In 2010 Sri Lanka spent 3.0 billion rupees on oil imports, up 39 percent from a year earlier, partly due to rising prices. A large share of oil is imported for power generation.
With a coal power plant being commissioned this month, some oil imports will reduce. Rainfall was also high, helping hydro generation."That will reduce total oil bill," Cabraal said.
Oil is an important intermediate good for economic activity, fueling both transport and power.
But rising oil prices are a problem mostly for so-called developing countries that try to fix prices arbitrarily.
Attempts to arbitrarily fix prices results in state revenue losses, losses is state enterprises, higher levels of borrowing by either state enterprises or the government itself, which then puts pressure on interest rates.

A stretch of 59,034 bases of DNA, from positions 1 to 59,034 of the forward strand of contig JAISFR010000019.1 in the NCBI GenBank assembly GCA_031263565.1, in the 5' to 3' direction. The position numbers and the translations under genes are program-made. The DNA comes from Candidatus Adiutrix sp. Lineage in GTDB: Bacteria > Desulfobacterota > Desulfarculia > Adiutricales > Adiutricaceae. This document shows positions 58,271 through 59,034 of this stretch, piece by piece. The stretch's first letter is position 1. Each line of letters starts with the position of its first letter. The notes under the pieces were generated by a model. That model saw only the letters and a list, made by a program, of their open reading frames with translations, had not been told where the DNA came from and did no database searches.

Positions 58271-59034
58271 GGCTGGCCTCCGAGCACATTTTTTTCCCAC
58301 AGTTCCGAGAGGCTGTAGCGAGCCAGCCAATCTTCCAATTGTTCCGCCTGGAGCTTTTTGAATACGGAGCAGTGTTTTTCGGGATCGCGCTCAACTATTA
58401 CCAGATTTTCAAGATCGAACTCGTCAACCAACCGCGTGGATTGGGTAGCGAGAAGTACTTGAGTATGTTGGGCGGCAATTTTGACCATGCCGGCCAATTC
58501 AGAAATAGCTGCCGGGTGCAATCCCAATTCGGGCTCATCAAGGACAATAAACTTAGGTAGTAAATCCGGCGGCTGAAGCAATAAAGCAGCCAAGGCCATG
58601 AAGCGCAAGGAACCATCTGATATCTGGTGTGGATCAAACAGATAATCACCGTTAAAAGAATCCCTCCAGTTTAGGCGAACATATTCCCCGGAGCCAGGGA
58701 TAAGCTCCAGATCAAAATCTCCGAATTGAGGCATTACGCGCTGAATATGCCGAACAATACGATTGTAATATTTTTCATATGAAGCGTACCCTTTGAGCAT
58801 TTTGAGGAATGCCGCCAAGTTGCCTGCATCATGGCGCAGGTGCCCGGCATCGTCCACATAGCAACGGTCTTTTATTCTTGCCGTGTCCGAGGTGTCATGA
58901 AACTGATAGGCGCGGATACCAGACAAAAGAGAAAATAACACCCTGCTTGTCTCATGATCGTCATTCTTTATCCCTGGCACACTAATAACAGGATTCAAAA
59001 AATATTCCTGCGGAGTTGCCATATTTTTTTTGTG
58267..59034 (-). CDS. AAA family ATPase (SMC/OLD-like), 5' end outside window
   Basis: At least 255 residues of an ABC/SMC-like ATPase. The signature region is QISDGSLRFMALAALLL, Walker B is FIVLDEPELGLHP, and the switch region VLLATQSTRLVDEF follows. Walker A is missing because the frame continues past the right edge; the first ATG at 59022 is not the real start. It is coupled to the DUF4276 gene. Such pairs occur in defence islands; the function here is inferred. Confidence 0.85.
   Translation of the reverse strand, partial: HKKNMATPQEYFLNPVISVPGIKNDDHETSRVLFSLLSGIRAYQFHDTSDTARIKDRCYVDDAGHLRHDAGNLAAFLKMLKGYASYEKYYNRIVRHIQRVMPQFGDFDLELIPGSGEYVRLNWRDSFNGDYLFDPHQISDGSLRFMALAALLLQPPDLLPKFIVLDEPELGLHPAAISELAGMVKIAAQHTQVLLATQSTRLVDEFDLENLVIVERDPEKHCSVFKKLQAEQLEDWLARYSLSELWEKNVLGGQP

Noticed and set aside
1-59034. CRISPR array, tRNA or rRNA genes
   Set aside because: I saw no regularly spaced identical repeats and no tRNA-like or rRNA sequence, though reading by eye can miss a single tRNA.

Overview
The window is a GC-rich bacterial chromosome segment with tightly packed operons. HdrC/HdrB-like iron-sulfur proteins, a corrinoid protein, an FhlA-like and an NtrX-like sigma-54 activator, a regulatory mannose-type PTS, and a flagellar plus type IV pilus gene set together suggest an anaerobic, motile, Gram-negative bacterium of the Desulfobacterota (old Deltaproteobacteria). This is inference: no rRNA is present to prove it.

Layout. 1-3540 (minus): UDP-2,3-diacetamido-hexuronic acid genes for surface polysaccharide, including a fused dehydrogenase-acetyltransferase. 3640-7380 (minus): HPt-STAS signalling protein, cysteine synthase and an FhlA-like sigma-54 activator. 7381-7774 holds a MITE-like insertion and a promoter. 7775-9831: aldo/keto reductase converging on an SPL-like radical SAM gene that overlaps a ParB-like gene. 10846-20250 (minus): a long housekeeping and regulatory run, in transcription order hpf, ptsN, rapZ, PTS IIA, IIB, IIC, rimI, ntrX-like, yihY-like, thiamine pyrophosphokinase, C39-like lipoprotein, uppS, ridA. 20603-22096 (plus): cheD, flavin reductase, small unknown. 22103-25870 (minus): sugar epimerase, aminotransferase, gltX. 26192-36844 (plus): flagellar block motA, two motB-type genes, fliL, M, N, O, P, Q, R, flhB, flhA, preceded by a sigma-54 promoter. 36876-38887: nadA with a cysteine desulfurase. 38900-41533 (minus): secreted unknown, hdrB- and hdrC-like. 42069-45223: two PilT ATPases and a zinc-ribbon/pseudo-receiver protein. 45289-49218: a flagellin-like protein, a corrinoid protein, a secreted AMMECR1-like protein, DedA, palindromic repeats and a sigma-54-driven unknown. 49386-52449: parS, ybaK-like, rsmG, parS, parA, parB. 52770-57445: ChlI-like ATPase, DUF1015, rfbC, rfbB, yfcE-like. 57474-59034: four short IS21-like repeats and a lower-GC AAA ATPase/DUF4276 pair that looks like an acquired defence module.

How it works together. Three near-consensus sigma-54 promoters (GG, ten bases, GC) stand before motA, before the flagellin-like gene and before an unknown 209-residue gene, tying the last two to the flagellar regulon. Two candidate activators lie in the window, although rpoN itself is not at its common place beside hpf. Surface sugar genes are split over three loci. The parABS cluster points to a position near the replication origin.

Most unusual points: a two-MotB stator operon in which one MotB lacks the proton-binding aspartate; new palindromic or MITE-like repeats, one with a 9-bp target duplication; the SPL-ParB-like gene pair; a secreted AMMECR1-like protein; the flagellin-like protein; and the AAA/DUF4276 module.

If monetary policy is not tightened as credit demand rises, inflation will go up and there could also be pressure on foreign exchange rate pegs if monetary policy becomes loose.
If import prices are passed on to the economy, balancing aggregate demand, there is no pressure on exchange rates.